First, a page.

Even at a legionary camp, high-ranking officers lived fairly comfortably in their own houses. One of these is preserved at Vindonissa. Its canteen and the food waste discovered reveal that high standards of fine dining were maintained even out in the provinces.
The residential building of a high-ranking officer with a surface area of some 1,100 m2 was situated directly on the main camp road running from east to west (via principalis). In pre-Roman times a huge trench from a Celtic fortification had been located here. The Romans removed the fortification wall and filled the trench so as to be able to build their camp on it.
As the centuries passed the fill layers in the Celtic ditch gradually sunk down, causing the excavation layers from Roman times to subside as well.
Today, visitors to the Legionary Trail go underground where they come across the exceptionally well-preserved remains of this residential building. The "sunken" Mediterranean-style canteen with its large cooking stove is a particularly spectacular feature. The likewise well-preserved cooking waste and food remains have been archaeobiologically examined and show just what exquisite meals the chefs would prepare for the officer and his guests: roast suckling pig, songbirds, venison, Mediterranean mackerel and oysters were particularly popular - evidence of choice southern European cuisine in the middle of the Helvetian province.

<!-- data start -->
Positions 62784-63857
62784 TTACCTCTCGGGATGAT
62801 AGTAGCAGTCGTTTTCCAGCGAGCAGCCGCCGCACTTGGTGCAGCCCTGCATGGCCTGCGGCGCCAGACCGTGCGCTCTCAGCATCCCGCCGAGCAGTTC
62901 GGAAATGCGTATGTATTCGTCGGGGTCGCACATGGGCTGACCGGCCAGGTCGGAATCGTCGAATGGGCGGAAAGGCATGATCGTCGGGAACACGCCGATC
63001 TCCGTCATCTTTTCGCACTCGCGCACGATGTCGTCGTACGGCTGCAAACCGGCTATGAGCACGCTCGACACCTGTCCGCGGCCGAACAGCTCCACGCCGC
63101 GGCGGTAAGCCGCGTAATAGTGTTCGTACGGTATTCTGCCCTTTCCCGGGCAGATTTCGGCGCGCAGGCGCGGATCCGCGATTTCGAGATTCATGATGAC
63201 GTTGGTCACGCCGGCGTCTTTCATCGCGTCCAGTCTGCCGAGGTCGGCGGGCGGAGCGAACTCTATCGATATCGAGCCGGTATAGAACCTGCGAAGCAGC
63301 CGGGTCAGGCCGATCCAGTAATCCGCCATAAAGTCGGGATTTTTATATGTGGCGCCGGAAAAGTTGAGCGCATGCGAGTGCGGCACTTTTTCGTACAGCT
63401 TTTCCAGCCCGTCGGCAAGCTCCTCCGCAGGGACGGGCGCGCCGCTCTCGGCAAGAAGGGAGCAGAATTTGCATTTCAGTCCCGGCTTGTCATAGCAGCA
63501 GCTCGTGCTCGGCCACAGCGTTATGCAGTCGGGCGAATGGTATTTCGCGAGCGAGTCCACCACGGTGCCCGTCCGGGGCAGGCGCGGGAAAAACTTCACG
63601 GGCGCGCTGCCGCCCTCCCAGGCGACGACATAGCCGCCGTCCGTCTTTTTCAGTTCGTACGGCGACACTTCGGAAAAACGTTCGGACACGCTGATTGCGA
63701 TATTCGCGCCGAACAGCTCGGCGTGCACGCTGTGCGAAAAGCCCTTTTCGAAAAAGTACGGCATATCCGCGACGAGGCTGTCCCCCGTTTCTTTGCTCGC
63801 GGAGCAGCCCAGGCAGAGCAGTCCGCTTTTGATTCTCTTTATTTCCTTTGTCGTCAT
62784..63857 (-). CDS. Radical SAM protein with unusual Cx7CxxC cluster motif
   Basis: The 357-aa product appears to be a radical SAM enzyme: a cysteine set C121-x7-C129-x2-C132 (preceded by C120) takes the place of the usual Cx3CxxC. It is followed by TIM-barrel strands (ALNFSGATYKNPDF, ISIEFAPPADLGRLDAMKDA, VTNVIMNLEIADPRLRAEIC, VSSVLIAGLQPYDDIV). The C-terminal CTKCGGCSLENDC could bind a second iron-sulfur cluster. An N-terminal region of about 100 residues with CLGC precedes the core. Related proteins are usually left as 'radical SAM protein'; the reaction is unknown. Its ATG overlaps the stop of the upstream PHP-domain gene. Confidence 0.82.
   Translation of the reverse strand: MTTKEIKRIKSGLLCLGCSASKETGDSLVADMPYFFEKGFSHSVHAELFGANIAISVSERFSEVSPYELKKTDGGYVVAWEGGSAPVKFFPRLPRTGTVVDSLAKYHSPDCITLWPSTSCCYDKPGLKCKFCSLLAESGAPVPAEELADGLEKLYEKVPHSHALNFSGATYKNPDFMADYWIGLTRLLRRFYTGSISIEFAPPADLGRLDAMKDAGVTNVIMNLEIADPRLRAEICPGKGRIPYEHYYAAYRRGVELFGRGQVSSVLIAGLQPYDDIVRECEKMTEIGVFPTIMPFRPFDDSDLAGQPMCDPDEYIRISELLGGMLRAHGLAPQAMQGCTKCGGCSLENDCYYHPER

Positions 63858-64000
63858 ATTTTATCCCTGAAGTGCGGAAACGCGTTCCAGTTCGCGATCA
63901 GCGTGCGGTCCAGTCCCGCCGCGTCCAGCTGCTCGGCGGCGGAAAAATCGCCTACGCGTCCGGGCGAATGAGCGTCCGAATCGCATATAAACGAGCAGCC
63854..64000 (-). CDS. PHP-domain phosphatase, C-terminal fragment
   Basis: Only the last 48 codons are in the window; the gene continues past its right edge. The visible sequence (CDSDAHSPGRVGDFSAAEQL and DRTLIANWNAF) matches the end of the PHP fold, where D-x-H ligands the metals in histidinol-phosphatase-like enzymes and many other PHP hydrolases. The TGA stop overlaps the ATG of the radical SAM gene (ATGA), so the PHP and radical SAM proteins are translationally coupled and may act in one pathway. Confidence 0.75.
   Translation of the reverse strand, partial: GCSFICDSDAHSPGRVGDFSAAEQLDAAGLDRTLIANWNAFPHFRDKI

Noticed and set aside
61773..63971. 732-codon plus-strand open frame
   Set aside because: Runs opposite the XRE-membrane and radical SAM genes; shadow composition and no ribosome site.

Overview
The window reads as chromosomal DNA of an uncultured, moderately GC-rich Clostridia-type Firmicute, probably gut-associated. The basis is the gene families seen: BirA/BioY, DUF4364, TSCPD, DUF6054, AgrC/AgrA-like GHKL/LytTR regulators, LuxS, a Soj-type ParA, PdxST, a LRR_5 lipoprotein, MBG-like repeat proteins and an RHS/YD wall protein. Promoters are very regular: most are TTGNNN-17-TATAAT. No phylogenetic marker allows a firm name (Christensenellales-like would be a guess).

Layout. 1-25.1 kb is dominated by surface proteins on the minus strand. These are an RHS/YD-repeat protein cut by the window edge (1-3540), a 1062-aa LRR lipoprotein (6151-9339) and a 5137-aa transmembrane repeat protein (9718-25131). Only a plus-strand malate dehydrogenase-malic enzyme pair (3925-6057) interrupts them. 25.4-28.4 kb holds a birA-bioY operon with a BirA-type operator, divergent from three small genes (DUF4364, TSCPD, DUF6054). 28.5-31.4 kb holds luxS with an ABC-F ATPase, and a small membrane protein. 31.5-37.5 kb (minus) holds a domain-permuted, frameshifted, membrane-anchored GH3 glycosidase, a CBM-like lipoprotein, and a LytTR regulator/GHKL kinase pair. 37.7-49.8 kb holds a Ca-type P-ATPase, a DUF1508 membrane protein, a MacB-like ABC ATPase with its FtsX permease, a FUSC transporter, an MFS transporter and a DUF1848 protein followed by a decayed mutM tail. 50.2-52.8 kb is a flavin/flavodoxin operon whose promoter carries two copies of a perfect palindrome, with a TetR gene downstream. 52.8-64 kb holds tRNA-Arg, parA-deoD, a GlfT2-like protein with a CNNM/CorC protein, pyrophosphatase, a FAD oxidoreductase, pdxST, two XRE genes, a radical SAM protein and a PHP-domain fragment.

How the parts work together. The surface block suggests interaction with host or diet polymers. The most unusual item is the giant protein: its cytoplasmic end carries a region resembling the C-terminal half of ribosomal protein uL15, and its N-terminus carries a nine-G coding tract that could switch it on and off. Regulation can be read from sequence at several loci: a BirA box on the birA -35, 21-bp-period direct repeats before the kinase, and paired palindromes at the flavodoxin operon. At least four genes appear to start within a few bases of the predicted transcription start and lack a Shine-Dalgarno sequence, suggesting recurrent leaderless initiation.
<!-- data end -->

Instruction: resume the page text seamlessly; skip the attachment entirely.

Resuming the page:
The Romans loved to throw lavish banquets followed by drinking sessions. These were private functions, the aim often being to impress guests by serving expensive, elaborately prepared dishes. But it was important to keep the simple soldiers amused, too - not just the higher-ranking officers. Taverns were provided for this purpose. One such taberna was situated directly adjacent to the officer's residential building. For anyone staying overnight at the camp it was the perfect place to take a nightcap.